AFP, November 4, 2019
Robbers tied a tree trunk to their car and used it as a battering ram to smash into a French cathedral and steal irreplaceable treasures last night.
The thieves rammed into the church in Oloron-Sainte-Marie in the early hours of this morning, local authorities said, as witnesses reported seeing three people involved in the heist.
Once inside, the robbers helped themselves to chalices and other ceremonial objects, much of it gold, as well as a 17th-century nativity scene and a collection of clothes.
The treasures had been kept in a chapel, guarded by steel bars which were ‘sawn through’ this morning, said an official in the town in the south of France.
‘The mayor was informed at about 2am after locals woken by the noise and the cathedral alarm alerted the police,’ town official Laurent Paris said.
The suspects ditched the car – reportedly a Peugeot 106 – at the scene and left in another vehicle, according to reports.
Experts will assess the loot taken, but Mr Paris described the loss as ‘considerable’.
‘Over and above the monetary value, residents now find themselves cut off from their history and their heritage,’ he said.
The Mayor of Oloron, Herve Lucbereilh, said: ‘We have lost an irreplaceable collection that we were very fond of.’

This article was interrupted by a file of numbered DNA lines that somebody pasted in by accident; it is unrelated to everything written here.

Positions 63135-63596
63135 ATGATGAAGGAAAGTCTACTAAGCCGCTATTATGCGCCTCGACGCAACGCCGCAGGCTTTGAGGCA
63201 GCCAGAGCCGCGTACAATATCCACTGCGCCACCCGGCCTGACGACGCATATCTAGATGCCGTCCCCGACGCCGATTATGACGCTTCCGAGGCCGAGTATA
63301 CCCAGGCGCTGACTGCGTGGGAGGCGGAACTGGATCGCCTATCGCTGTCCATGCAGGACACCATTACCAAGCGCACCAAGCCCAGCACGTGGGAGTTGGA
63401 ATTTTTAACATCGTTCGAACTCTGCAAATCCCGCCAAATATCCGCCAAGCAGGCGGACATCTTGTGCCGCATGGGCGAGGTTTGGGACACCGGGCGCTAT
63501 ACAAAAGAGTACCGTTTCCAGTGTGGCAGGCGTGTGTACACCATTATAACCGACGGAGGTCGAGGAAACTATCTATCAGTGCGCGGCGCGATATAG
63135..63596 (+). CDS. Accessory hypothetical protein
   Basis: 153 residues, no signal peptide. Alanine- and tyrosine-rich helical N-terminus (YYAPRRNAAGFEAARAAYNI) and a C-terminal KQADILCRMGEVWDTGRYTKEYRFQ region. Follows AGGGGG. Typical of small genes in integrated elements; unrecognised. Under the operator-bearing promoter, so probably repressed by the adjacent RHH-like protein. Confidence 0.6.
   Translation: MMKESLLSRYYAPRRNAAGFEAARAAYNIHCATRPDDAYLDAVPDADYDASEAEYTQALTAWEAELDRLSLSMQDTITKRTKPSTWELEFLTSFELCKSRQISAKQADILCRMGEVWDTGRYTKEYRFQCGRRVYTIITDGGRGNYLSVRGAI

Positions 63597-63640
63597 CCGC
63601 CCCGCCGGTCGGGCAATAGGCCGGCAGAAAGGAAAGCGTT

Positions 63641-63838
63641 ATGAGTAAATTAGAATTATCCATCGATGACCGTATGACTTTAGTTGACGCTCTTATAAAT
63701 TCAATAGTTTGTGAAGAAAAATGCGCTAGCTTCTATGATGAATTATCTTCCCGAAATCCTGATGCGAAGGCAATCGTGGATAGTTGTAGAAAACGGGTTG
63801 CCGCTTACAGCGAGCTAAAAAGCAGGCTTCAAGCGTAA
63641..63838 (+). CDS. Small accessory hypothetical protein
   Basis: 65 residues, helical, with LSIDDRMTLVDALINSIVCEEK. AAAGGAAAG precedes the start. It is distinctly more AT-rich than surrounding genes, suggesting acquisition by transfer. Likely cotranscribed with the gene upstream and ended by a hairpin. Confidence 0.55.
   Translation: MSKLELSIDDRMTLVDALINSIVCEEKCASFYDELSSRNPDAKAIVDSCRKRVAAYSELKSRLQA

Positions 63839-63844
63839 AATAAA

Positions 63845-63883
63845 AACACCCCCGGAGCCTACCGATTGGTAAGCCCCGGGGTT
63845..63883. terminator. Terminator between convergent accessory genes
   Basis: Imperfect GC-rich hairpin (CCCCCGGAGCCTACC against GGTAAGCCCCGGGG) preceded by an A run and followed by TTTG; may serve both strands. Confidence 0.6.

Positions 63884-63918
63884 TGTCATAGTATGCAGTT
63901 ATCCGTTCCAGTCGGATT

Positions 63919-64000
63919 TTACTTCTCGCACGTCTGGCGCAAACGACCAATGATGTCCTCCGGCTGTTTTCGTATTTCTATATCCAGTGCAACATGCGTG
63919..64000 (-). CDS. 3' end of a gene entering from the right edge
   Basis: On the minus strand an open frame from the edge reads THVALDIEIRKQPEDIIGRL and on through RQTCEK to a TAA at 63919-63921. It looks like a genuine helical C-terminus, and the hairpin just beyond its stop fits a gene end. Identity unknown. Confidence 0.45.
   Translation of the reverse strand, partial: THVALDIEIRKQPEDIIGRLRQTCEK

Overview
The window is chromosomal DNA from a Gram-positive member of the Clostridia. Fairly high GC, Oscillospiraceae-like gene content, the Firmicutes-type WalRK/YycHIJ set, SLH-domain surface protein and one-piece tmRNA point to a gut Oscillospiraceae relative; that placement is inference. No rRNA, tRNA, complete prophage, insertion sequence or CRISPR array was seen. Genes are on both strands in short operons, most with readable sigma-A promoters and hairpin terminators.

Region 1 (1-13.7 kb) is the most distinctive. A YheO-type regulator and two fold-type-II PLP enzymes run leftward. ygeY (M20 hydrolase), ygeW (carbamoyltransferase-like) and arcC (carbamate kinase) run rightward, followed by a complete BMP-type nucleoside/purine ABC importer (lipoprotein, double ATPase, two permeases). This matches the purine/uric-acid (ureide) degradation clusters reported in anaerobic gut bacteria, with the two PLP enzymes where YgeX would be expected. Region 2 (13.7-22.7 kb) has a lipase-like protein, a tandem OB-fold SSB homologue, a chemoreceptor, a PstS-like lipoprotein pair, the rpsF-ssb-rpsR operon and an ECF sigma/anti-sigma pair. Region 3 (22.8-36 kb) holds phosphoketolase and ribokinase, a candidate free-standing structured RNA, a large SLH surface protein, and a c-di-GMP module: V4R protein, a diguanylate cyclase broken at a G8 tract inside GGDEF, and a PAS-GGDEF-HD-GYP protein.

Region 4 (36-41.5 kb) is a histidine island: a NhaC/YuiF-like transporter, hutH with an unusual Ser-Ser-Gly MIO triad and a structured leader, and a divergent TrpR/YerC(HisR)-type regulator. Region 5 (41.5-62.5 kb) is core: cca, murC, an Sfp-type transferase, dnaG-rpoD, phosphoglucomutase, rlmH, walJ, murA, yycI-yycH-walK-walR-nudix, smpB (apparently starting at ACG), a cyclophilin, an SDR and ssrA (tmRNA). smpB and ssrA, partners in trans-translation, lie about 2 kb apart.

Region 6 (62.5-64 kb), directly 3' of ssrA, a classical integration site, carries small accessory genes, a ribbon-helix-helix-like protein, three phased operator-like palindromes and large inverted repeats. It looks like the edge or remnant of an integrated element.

Among the items allegedly stolen are priestly garbs from the 16th century, given by King Francois I to the local bishop at the time.
Also stolen were ornate gold crosses, most of them made in the 17th and 18th centuries.
Witnesses saw three people take part in the theft, he said, adding that it was the first time the cathedral had been attacked.
French culture minister Franck Riester vowed today that the attackers would be ‘found and punished’.
‘I condemn with the utmost firmness the attack perpetrated against the cathedral of Oloron-Sainte-Marie and share the emotion of the Catholics of France who are shocked by this theft,’ he said.
Specialist forensic police from the city of Pau have been called in to investigate and authorities are examining CCTV footage in the area.
Marc Aillet, the Bishop of Bayonne, Lescar and Oloron has labelled the theft as ‘sacrilegious’.
He told local media: ‘These are religious artefacts that have been stolen. In some cases they are still used for religious ceremonies today by the faithful.’
Oloron-Sainte-Marie is a favourite stopover for Catholic pilgrims headed for the Cathedral of Santiago de Compostela in Spain.
The edifice was registered as a UNESCO World Heritage site in 1998.
It lies just over 30 miles from the Spanish border and is best known for one of its oldest remaining features, a Romanesque portal sculpted in the 12th century.
The building burned in the 13th century, and again in the early 14th. It was pillaged at the end of the 16th during France’s religious wars between Catholics and Huguenots.
Fixed and remodelled several times up until the 18th century, it was fully restored in the 19th century.
France’s most famous cathedral, Notre Dame in Paris, was ravaged by fire in April although most of its treasures were saved.